Hmm, that sounds stupid, but how would it work?

When a Web Component has no shadow root, it will happily render all its children:

<html><body>

<simple-web-component>
    <p>Hello world! I am not inside the shadow root.</p>
</simple-web-component>

<script>

customElements.define("simple-web-component",
// What follows is the the <simple-web-component> code:
class extends HTMLElement {
    initialize() {
      // Nothing for now... just a simple component
    }

    // Call initialize when added to a parent node
    connectedCallback() { this.initialize(); }
});

</script>

</body></html>

The code above creates the functionality for the <simple-web-component> tag. Which gets rendered as expected:

A portion of a browser window, showing the following text in black letters "Hello world! I am not inside the shadow root", in a white background.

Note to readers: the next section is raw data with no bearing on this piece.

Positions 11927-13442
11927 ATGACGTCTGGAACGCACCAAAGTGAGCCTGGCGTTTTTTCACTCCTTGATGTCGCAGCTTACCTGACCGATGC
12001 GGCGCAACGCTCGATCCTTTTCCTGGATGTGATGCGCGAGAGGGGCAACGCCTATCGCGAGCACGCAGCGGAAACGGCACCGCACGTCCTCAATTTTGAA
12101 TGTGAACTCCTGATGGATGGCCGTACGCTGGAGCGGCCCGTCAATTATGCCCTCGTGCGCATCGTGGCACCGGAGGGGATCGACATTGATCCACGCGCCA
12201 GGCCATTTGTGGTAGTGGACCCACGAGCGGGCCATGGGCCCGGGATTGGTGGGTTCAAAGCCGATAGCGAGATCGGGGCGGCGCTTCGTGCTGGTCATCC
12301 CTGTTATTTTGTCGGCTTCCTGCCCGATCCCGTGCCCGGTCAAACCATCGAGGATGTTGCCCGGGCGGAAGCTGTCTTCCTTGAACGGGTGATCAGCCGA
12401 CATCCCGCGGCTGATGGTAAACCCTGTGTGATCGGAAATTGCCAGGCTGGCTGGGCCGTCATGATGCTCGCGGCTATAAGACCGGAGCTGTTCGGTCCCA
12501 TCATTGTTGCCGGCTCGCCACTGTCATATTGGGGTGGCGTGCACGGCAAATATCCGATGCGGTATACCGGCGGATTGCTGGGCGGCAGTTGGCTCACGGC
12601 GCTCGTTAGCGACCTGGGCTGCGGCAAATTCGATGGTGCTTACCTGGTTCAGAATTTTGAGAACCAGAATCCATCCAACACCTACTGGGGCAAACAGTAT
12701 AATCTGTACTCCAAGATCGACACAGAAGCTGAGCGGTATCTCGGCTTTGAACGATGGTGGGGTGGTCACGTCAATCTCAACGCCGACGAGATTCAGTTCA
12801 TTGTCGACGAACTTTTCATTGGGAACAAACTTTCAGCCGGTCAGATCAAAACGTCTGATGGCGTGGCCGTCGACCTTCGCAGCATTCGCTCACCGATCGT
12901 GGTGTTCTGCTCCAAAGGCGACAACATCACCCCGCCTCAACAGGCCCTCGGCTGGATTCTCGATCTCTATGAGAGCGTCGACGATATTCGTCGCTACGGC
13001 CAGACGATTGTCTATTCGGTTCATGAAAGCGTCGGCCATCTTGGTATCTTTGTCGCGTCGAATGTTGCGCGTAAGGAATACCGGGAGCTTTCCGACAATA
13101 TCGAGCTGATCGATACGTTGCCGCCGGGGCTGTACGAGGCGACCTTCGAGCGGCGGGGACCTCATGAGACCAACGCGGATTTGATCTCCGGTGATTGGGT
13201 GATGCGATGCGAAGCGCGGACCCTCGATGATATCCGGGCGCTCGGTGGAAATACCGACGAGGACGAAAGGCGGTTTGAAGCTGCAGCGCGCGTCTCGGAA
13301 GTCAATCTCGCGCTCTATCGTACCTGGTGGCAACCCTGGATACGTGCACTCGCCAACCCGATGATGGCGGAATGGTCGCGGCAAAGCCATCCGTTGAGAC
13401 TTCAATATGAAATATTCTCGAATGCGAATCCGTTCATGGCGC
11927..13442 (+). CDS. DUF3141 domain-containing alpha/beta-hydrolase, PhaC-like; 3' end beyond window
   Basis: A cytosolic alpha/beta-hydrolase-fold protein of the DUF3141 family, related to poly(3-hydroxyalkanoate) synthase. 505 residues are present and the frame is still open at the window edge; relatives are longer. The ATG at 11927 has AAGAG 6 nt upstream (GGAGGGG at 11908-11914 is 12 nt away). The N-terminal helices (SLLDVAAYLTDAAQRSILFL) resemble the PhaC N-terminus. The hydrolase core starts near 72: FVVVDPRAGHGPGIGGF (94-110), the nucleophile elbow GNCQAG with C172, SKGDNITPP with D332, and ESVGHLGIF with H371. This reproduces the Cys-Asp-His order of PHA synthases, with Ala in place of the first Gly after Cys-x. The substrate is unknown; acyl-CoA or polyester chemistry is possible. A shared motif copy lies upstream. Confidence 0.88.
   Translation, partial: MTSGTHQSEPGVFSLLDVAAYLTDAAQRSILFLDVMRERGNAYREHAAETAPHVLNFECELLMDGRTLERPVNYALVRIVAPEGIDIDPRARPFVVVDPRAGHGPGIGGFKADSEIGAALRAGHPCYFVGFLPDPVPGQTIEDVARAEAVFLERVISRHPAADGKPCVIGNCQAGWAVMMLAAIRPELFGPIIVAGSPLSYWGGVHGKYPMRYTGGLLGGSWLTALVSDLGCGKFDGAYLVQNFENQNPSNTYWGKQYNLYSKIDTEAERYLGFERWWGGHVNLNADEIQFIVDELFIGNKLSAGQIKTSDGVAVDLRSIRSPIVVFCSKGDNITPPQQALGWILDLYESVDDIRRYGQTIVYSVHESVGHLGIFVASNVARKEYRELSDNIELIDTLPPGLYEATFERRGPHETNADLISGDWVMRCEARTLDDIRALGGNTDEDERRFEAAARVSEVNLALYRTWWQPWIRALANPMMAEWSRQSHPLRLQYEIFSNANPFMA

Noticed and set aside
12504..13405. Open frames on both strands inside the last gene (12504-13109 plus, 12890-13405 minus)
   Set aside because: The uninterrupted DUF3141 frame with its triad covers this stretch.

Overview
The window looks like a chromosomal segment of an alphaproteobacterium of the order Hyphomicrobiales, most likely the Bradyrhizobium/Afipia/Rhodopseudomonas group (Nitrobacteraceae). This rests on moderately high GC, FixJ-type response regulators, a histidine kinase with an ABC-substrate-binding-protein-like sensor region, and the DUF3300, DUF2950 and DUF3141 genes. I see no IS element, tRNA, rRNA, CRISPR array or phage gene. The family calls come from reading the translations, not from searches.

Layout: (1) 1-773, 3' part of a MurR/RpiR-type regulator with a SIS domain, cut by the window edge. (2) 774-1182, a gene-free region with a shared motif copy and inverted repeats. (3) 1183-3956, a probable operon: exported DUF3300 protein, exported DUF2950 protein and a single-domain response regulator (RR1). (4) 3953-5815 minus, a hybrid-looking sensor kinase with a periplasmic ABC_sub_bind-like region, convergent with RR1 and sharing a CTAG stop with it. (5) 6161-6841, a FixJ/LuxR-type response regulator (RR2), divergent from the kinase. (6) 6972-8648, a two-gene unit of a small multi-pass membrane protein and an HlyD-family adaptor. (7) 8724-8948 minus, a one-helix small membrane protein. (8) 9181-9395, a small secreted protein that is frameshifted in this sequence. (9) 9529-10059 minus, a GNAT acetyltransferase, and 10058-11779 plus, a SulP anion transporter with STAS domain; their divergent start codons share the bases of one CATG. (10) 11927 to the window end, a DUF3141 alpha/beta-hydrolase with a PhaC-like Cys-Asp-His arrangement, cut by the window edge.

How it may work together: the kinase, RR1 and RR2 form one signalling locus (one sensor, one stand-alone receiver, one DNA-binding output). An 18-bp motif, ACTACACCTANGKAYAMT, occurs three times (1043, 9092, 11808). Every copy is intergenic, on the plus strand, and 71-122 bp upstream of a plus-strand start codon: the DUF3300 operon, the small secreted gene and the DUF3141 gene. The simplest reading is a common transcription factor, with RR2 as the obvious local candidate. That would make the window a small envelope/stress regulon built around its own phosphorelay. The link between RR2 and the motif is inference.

However, this is not how it behaves when a shadow root is added to it.

Adding a bare shadow root

The code inside the <script> tag needs to be slightly adjusted to add a shadow root.

customElements.define("simple-web-component",

// The <simple-web-component> code:
class extends HTMLElement {
    
    root = this.attachShadow({mode: 'open'})
    
    initialize() {
        const p = document.createElement("p");
        p.textContent = "In the shadow!";
        this.root.append(p);
    }

    // Call initialize when added to a parent node
    connectedCallback() { this.initialize(); }
});

The <simple-web-component> class now has a root attribute set with its shadow root. Then a simple <p>In the shadow!</p> is placed inside it by the initialize() function.

This simple shadow root will affect the display of the component.

The previous <p>Hello world! I am not inside the shadow root.</p> will no longer be shown since it is outside the shadow root, and now only the shadow root contents are being displayed.